Lead Investigator: Dr Sarah Richardson
Institution: Newcastle University
Grant type: Clinical Training Fellowship
Duration: 36 months
Scientific Title: DECIDE: DElirium and Cognitive Impact in DEmentia
Why did we fund this fellowship?
Comments from members of our Research Network:
'This sounds like a very thorough and detailed project'
'A well thought out and detailed proposal, set in a wider context of relatedresearch activity, which would contribute significantly to appropriate and informed medical care'
'I think this is a high priority. I am aware of so many cases where dementiaappears to have started following a hospital admission'
What do we already know?
Delirium is a medical word used to describe a change in brain function that makes a person become suddenly confused. It may also affect their behaviour and concentration. People who are affected can feel frightened, restless or suspicious. It is usually caused by an illness such as an infection and the symptoms can come on quickly and change from hour to hour. It is very common, particularly among people with dementia, older people and those in hospital. People who have delirium while they are in hospital may have to increase their stay.
Delirium usually gets better within a few days to weeks but it can sometimes take several months for people to recover fully. The effect that delirium has on people with dementia is not well known. However, there is some evidence that delirium may cause permanent damage to the brain and may make people more likely to develop dementiain the future. For those who already have dementia, delirium may make their condition worse.
Previous work has shown that there are ways that doctors can prevent some cases of delirium or make the problem get better faster.
What does this project involve?
The people to be approached in this project are part of a larger dementia study called the Cognitive Function and Ageing Study II (CFAS-II), which began in 2008. The CFAS-II study aims to investigate memory and dementia in a large number of people who are over the age of 65 and live in several areas across the UK. This project will follow up to 2,500 volunteers who live in Newcastle-upon-Tyne and have agreed to participate in memory tests every two years.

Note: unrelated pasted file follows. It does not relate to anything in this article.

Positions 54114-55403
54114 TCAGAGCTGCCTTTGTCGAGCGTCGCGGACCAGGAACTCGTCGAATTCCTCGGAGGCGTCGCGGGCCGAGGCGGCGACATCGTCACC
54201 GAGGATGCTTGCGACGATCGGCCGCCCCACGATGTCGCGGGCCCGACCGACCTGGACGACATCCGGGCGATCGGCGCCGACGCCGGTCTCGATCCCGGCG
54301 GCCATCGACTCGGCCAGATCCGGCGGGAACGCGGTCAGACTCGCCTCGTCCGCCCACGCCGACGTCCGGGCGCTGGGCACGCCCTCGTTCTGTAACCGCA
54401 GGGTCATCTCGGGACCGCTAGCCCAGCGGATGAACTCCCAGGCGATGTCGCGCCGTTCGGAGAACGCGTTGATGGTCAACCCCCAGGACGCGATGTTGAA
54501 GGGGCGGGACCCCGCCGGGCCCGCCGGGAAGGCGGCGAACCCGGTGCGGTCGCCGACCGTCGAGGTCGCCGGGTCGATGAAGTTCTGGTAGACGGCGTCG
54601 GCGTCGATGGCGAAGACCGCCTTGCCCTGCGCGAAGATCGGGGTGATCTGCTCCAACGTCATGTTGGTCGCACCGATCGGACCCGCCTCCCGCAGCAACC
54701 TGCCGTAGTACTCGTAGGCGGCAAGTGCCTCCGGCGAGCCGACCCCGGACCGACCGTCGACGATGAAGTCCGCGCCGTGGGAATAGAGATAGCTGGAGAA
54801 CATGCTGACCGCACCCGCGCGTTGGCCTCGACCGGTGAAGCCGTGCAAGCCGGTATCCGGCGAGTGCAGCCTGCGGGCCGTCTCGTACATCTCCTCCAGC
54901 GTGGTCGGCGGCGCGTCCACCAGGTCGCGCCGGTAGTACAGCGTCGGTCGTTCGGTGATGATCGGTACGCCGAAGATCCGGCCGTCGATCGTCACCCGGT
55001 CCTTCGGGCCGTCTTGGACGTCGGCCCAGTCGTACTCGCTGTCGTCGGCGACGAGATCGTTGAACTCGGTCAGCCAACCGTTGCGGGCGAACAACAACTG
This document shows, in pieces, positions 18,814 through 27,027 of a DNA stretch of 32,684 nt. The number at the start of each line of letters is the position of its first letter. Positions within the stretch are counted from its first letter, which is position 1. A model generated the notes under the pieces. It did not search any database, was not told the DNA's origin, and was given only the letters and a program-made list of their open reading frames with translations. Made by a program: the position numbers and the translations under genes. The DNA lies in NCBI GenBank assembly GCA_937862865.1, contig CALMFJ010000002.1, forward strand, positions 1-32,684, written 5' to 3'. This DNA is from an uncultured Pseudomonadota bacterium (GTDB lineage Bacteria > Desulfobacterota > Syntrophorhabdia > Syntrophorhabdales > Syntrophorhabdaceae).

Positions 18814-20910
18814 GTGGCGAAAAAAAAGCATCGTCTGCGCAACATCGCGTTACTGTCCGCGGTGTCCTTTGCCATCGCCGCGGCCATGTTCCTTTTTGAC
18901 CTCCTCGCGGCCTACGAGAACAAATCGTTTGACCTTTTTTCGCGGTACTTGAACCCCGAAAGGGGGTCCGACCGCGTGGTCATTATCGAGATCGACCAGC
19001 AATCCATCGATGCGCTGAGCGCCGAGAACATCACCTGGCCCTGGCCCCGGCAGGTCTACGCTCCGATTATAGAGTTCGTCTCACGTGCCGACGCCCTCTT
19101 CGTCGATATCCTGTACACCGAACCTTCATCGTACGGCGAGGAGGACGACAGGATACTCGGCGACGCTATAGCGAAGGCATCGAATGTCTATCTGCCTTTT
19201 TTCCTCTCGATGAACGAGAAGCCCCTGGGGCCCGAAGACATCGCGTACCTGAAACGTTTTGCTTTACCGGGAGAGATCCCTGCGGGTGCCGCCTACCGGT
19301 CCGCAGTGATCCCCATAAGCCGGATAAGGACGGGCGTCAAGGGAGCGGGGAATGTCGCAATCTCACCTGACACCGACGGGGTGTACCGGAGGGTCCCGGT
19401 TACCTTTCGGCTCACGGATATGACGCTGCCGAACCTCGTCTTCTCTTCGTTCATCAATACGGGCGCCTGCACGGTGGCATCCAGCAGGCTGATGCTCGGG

For this project, when a volunteer from the CFAS-II is admitted to hospital, the researchers will assess whether they have delirium. They will also contact a small number of the volunteers at home to ask whether they have experienced delirium without needing to go into hospital.
After a year, the researchers will ask the volunteers to take a memory test. They will compare the results of the test between people who experienced delirium in hospital to those who were at home or were not affected. They will use these results to assess whether those who have had delirium, either in hospital or at home, are more likely to be affected by memory problems.
How will this benefit people with dementia?
This research will help researchers to understand the role that delirium has with regards to dementia development or progression. If the research can find a link between delirium and dementia then steps can begin to be made to try to prevent some cases of delirium in people who are most at risk of its effects.